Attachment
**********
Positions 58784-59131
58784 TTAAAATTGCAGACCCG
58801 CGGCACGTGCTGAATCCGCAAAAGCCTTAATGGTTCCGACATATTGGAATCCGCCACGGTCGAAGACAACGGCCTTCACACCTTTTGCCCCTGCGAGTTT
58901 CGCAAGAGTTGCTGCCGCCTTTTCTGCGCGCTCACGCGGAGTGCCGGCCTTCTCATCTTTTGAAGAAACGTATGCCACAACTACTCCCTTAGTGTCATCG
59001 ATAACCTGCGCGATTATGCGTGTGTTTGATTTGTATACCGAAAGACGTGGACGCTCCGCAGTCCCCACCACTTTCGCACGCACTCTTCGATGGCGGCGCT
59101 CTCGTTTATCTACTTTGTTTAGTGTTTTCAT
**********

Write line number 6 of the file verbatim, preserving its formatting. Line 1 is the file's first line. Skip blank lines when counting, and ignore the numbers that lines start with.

59101 CTCGTTTATCTACTTTGTTTAGTGTTTTCAT